Thursday, September 14, 2017

Zanzibar, day 4: Dr. Livingstone, I presume?

Another lazy Stone Town morning, with breakfast on the terrace. I could get used to this sort of life!


(I confess to being fascinated by that blue tower visible behind Wil -- the top floor is just one room, it seems, with a balcony all the way around. We never saw anyone in it. But it looks like a very cool space!)

Eventually we went out for a walk to see the market. We made the same slightly wrong turn and found ourselves, again, by the dala dala terminal. But we just walked around the big metal hoardings and walked through the produce market. Even there it was meaty meaty meaty, so we had to veer farther away.

Then we went to visit the site of the former slave market and the Anglican cathedral. We paid $5 each to enter, and successfully fended off a would-be tour guide at the entrance ... a move we felt good about when we saw him with some other tourists and he rushed them through the museum.

The museum was really well curated -- almost too much information, but it had excellent displays featuring thoughtful writing and lots of historical photographs. The tying together of the slave and the ivory trade was interesting to me -- that and learning that the US imported 75% of the ivory that passed through Zanzibar. I did a search on "Connecticut Ivory" and learned that there was a factory town called Ivoryton that made pianos, billiard balls, combs, and more.

ConnecticutHistory.org has an interesting article about Ivoryton and other manufacturing hubs, as does the New York Times, which noted:

One of the early enigmas of the connection between Connecticut and Africa was that some of the businessmen involved here were ardent abolitionists who either did not know of the horrors of getting the ivory there -- or chose to ignore it.

I was thrilled to see this photo of Chuma and Susi, two of David Livingstone's loyal attendants, who carried the explorer's body back to Bagamoyo on the coast after his death.


Then we went down into the former slave quarters proper -- a pair of holding cells with slits for windows and low ceilings. A terrible, terrible space. Not to get all woo-woo, but the dimly lit, silent spaces were really affecting.


As someone who is really interested in the physical, manmade historical artifacts, seeing these chains brought tears to my eyes. Typing this, weeks later, does too. 


Then to the slave memorial, a sculpture of 5 slaves in a pit, chained together with what is purported to be a real slave chain. 



Then it was time to visit the Anglican cathedral, aka Christ Church, Zanzibar.



I had a couple of history-nerdy reasons for wanting to visit. One is the concrete barrel-roofed nave, the first such construction in Zanzibar, and one so striking that people gathered to watch them take down the scaffolding, so sure were most people that the roof would collapse.



A second is that there's a stained-glass window dedicated to the memory of British sailors who died on anti-slavery patrols. A third is that there's a memorial stone to Bishop Steere, builder of the cathedral, behind the altar.

And then there are these gorgeous copper bas reliefs behind the altar, gleaming in the dim light:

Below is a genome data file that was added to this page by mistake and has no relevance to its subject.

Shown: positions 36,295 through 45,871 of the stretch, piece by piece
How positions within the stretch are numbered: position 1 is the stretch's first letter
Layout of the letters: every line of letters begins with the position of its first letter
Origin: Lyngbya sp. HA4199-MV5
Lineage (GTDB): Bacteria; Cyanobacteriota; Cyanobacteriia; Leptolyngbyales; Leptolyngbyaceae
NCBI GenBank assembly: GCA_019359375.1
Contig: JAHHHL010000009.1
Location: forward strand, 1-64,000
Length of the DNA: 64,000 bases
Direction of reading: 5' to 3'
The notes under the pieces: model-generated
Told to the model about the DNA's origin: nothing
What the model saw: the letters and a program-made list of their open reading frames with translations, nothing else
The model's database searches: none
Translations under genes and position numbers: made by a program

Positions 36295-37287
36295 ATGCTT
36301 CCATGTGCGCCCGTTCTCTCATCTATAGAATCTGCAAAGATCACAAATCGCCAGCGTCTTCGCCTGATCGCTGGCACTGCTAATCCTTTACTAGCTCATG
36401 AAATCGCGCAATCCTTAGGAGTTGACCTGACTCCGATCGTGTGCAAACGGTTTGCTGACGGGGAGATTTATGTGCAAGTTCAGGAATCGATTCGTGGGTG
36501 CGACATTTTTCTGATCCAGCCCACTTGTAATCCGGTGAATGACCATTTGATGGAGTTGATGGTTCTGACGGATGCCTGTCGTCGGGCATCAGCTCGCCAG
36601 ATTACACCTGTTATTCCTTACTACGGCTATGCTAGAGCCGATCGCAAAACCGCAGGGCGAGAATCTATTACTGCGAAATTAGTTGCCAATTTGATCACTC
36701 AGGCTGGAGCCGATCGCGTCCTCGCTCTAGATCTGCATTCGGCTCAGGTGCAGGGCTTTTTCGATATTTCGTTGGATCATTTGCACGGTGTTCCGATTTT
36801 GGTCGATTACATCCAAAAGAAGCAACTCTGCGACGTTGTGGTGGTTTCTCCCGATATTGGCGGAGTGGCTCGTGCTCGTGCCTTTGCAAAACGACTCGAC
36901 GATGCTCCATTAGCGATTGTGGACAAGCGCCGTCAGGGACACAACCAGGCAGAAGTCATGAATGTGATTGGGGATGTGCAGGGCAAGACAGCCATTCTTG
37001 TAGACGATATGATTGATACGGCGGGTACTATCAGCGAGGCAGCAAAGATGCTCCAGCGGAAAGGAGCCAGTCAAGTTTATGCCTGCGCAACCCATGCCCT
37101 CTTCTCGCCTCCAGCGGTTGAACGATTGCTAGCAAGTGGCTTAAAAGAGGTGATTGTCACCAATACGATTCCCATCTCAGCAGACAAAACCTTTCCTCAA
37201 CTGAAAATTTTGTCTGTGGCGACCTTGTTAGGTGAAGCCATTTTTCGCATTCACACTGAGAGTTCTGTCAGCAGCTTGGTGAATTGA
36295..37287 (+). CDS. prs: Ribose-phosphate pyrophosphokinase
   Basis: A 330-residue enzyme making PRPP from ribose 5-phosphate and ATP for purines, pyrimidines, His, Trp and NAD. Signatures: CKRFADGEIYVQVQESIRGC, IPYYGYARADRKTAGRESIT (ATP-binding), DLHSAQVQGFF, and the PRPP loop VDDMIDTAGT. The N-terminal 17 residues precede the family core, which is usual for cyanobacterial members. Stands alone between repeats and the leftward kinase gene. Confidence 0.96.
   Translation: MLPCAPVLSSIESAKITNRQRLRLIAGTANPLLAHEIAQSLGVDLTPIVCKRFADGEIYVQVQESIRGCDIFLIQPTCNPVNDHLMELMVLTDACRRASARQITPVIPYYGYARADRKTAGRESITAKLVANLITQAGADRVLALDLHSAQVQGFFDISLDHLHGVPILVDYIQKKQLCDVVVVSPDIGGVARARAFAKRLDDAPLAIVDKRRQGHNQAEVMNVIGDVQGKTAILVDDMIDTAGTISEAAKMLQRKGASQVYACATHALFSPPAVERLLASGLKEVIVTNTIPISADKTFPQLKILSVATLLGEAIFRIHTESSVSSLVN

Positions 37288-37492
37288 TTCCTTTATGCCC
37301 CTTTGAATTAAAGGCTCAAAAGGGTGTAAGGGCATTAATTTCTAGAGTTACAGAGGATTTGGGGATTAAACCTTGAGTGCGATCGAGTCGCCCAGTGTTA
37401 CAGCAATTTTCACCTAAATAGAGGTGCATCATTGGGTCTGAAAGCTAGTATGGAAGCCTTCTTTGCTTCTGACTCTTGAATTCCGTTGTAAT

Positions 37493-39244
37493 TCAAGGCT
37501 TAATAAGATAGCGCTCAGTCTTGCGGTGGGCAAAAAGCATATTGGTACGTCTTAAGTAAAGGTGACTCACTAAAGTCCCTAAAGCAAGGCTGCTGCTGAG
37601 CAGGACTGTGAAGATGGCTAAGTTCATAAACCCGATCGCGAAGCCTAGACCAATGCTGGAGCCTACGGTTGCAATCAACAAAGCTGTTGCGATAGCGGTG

But for me the real highlight was this small crucifix to the left of the altar, made from the wood of the tree under which David Livingstone's heart was buried. 


  
We headed back into the old town, and decided to get a drink at Emerson on Harumzi -- our hotel's sister property -- which turned into lunch in the rooftop restaurant. 


I loved sitting on  the low cushions -- and those gorgeous appliqu├ęd cushions! It was lovely and peaceful sipping cocktails while a brief squall of rain hammered on the nearby roofs. Well, at least until a tour group of Germans arrived. Still, watching their anxiety and nervousness and discomfort as they adjusted to the scene was pretty amusing. It was like having our own floor show.


I had a "Pimms Sultan" (Stoney Tangawizi, Pimms, passionfruit) and Wil a cucumber martini. And since the drink turned into lunch, we had the veggie burger -- a patty nicely spiced with turmeric and a salad; and a delicious fish kofta, made of kingfish. Perfect for sharing!


The views from the roof were fantastic, as well -- that's the tower of a Hindu temple in the center of the frame.





Wil was enamored of this funny little statue in the hotel, which seemed oddly out of place and unlike most other art we saw in Africa.


Then back to the hotel, where we spoke to Russell and arranged for a ride to Bwejuu with a stop for a spice tour en route. And then we went up to the room and found they had made the bed like this.


Which meant, of course, that we needed a nap. Naps are CRUCIAL.


Later in the afternoon we went out to run a few errands; attempting to buy some of the locally woven hammam towels like the ones we had been admiring in our rooms, getting cash from the ATM, getting a bite to eat at a small restaurant that was SO CHEAP it made the vendors on the night market look like price gougers.

We ended up at Mercury's on the beach by the ferry terminal. We settled in w two "local gin" and tonics, plus a pizza. While the sun set, we watched young men exercising on the beach, a ferry arrival, and lots of boats sailed in and out.




Eventually the men gathered enough bodies for a soccer match, but with super narrow goalposts -- fun to watch.


We walked back through town, accidentally passing the samosa shop AGAIN, and eventually finding our way back to Emerson Spice.

We went immediately to the Secret Garden for a nightcap; Wil having a gin & tonic, me just a Stoney Tangawizi.


Tomorrow we say goodbye to Stone Town and head for the coast -- I hope we like it there, too!


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